Home » The Human Mosaic (12th Edition): Chapter 2 Vocab

The Human Mosaic (12th Edition): Chapter 2 Vocab

material culture
tangible, physical items produced and used by members of a specific culture group and reflective of their traditions, lifestyles, and technologies
nonmaterial culture
the wide range of tales, songs, lore, beliefs, values, and customs that pass from generation to generation as part of an oral or written tradition
Folk Culture
a small cohesive, stable, isolated, nearly self-sufficient group that is homogeneous in custom and race; characterized by a strong family or clan structure, order maintained through sanctions based in the religion or family, little division of labor other than that between the sexes, frequent and strong interpersonal relationships, and a material culture consisting mainly of a handmade goods.
popular culture
Dynamic culture based in large, heterogeneous societies permitting considerable individualism, innovation, and change; having a money-based economy, division of labor into professions, secular institutions of control, and weak interpersonal ties; and producing and consuming machine-made goods.
indigenous culture
a culture group that constitutes the original inhabitants of a territory, distinct from the dominant national culture, which is often derived from colonial occupation.
a spatial standardization that diminishes regional variety; may result from the spread of popular culture, which can diminish or destroy the uniqueness of place through cultural standardization on a national or even worldwide scale
indigenous technical knowledge (ITK)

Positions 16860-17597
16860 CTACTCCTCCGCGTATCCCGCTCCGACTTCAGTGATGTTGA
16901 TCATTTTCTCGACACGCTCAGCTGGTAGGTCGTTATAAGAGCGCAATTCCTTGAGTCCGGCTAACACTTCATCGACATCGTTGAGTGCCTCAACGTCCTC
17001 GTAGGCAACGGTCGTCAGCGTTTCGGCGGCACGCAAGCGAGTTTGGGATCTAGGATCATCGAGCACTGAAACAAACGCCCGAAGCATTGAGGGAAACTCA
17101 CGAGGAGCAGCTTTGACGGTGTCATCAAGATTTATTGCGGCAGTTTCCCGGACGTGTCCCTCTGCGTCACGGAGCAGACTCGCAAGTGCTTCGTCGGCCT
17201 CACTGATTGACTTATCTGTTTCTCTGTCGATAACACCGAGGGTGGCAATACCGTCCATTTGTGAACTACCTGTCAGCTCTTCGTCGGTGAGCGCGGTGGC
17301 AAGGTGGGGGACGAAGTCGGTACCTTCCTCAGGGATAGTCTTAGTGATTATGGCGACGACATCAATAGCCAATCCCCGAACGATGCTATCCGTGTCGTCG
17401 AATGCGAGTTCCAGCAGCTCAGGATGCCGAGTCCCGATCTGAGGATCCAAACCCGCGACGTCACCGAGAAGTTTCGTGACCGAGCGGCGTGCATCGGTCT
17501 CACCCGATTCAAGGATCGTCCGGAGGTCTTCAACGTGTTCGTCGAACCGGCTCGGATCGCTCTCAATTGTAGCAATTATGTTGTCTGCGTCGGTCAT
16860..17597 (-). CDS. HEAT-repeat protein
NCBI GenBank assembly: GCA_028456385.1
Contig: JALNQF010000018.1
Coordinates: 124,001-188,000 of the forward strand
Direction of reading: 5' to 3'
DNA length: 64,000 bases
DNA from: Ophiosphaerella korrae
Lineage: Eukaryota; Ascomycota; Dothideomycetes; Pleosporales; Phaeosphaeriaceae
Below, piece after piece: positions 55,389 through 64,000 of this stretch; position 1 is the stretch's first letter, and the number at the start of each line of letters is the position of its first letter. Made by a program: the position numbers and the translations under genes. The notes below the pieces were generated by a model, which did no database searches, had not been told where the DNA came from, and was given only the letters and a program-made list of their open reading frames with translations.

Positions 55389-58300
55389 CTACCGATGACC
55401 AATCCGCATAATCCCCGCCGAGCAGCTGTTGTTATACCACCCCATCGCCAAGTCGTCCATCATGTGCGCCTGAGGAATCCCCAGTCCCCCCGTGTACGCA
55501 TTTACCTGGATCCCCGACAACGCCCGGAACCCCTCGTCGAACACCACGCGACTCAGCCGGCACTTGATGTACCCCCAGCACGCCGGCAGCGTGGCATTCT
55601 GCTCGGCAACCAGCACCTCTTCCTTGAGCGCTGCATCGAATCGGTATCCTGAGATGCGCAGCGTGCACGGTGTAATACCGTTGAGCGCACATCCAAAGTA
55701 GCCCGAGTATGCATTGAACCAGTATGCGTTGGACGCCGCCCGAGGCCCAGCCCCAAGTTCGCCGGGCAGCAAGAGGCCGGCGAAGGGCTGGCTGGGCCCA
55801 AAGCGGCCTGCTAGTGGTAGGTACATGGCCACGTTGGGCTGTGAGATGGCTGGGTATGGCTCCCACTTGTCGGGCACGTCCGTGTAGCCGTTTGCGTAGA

highly localized knowledge about environmental conditions and sustainable land-use practices
folk architecture
Structures built by members of a folk society or culture in a traditional manner and style, without the assistance of professional architects or blueprints, using locally available raw materials.
convergence hypothesis
a hypothesis holding that cultural differences among places are being reduced by improved transportation and communications systems, leading to a homogenization of popular culture.
a group within society that is differentiated by its distinctive values, norms, and lifestyle
traditional, rural; the opposite of “popular”
folk geography
the study of the spatial patterns and ecology of traditional groups; a branch of cultural geography
vernacular culture region
A culture region perceived to exist by its inhabitants; based in the collective spatial perception of the population at large; bearing a generally accepted name or nickname, such as Dixie.
local consumption cultures
distinct consumption practices and preferences in food, clothing, music, and so forth formed in specific places and historical moments
consumer nationalism
a situation in which local consumers favor nationally produced goods over imported goods as part of a nationalist political agenda
the forceful appropriation of a territory by a distant state, often involving the displacement of indigenous populations to make way for colonial settlers
subsistence economies
economies in which people seek to consume only what they produce and to produce only for local consumption rather than for exchange or export
a cultivation system that features the interplanting of trees with field crops
leisure landscapes
landscapes that are planned and designed primarily for entertainment purposes, such as ski and beach resorts
amenity landscapes
landscapes that are prized for their natural and cultural aesthetic qualities by the tourism and real estate industries and their customers
characteristics of folk culture
Resistant to change
handmade goods (pre-industrial)
characteristics of pop culture
machine made
changes quickly/accepts change
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